The Accounts worksheet aggregates account data from the balances in the Balance History worksheet. This worksheet serves two purposes:
- In the visible area, it allows optional overrides for accounts in the Balance History worksheet.
- In the hidden area, it renders the entire Balance History into a sorted unique list of accounts with latest balances. For performance reasons, templates requiring a list of accounts or latest balances should use this hidden data whenever possible. Note that neither the visible nor hidden sections of the Accounts worksheet are structured as Excel tables.
Notes about the Accounts worksheet:
- The Accounts worksheet contains (optional) global account overrides such as Class, Group, and Hide. Group overrides (e.g. “Credit”, “Banking, Loan”) are used to group similar accounts types in reporting & dashboards like the Balances template.
- The Hide setting hides accounts from dashboards that report at the account level. Templates that interact with accounts should honor this user preference.
- Though it is required by some common templates like Balances, Accounts is an optional worksheet. Templates that reference it should use the data when the worksheet is present and also recover gracefully when the worksheet is not present.
- Typical data sizes. Templates should be built to accommodate typical ranges of user data. Tiller’s templates are built for up to 200 categories and up to 100 accounts.
- Honor overrides. Where transactions, accounts, and categories have documented overrides (e.g. through the Categories or Accounts core worksheets), these settings should be leveraged and respected in automated reporting. For example, the Categories core worksheet contains a “Hide From Reports” column. Templates and reports that present data organized by category should query the “Hide From Reports” setting and honor it in the report output.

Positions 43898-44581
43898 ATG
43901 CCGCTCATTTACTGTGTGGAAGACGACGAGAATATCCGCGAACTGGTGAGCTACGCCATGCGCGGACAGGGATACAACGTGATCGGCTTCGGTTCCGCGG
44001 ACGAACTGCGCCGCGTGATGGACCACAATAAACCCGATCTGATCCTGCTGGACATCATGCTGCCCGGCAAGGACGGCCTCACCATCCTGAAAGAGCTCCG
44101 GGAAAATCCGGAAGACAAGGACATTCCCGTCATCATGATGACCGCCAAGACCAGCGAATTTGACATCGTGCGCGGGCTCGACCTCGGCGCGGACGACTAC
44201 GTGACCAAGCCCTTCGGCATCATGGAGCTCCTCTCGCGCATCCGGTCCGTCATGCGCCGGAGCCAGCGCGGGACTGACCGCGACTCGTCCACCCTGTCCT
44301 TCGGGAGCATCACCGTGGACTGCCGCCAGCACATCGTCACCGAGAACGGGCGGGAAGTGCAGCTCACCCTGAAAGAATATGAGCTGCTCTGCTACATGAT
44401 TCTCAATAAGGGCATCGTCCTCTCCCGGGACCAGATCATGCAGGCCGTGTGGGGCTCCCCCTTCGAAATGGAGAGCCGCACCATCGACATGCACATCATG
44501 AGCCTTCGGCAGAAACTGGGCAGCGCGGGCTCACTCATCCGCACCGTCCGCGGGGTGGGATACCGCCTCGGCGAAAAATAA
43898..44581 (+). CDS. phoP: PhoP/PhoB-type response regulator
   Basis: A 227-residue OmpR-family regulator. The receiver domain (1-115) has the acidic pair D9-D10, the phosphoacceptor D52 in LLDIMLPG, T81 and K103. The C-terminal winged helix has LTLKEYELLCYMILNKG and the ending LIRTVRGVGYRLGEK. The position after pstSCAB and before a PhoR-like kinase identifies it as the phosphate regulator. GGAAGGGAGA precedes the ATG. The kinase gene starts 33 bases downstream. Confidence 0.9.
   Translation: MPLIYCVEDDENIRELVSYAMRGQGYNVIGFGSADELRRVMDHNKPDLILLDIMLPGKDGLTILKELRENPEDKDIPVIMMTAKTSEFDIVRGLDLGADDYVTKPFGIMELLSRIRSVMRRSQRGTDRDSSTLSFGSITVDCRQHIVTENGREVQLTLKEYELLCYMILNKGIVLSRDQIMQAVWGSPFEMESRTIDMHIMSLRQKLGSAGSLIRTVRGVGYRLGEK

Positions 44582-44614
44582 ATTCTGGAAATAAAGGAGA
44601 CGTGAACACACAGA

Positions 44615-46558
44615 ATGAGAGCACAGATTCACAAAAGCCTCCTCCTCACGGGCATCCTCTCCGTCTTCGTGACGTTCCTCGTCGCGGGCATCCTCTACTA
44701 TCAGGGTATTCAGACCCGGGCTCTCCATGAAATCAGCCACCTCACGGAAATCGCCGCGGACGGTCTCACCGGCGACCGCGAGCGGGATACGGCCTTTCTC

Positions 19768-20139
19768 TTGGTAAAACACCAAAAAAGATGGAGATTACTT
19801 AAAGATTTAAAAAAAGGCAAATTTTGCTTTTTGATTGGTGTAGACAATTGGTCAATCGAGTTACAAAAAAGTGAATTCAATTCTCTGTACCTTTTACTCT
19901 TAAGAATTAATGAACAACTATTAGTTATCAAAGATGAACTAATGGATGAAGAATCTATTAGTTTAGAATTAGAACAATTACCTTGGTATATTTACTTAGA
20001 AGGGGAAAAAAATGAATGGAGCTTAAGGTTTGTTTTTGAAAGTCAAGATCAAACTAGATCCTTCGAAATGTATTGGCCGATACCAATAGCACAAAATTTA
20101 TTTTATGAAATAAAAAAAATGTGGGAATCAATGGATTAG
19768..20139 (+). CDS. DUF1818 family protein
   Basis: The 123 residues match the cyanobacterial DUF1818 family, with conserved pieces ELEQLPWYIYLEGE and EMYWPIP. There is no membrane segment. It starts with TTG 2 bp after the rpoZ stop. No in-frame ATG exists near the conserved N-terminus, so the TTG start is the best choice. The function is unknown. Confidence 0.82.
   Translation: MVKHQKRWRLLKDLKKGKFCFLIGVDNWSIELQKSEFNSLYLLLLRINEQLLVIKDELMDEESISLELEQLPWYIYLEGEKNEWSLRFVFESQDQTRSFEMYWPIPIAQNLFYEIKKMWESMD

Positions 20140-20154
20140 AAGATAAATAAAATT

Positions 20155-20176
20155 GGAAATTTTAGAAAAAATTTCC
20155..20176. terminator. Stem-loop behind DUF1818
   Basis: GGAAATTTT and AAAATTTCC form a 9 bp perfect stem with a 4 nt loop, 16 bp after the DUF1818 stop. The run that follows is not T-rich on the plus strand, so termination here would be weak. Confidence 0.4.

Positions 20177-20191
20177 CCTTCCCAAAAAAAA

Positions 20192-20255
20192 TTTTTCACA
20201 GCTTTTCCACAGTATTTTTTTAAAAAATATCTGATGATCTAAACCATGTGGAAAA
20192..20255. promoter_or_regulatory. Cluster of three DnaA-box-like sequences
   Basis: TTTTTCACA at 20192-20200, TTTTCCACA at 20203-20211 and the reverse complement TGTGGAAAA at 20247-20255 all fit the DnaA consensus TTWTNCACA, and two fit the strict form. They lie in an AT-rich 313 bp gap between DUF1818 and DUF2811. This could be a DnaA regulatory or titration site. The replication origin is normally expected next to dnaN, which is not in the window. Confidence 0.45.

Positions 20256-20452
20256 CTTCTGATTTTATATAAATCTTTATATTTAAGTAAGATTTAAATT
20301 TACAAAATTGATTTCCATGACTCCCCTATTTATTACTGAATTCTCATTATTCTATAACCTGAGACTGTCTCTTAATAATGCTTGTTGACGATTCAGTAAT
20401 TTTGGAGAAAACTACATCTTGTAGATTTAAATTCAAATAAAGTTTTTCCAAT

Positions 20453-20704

- Error messages. Avoid error messages such as
#REF. Provide a contextual error message or blank cell when possible.
- Tiller’s product templates typically use the Calibri font at size 12 points for body text.
- Try to show template users which cells are meant to be user-editable cells by coloring them green. We use #E2FFE2.
Often the best how-to reference is picking apart a template that solves a similar problem. We have collected information on some of the most commonly-solved problems and best-practices below.
If you want to share templates, this is THE MOST IMPORTANT thing.
Despite the Tiller core worksheet conventions, users will rightly take advantage of the inherent flexibility of their workbooks by adding, deleting, and moving columns. If your template direct-references the range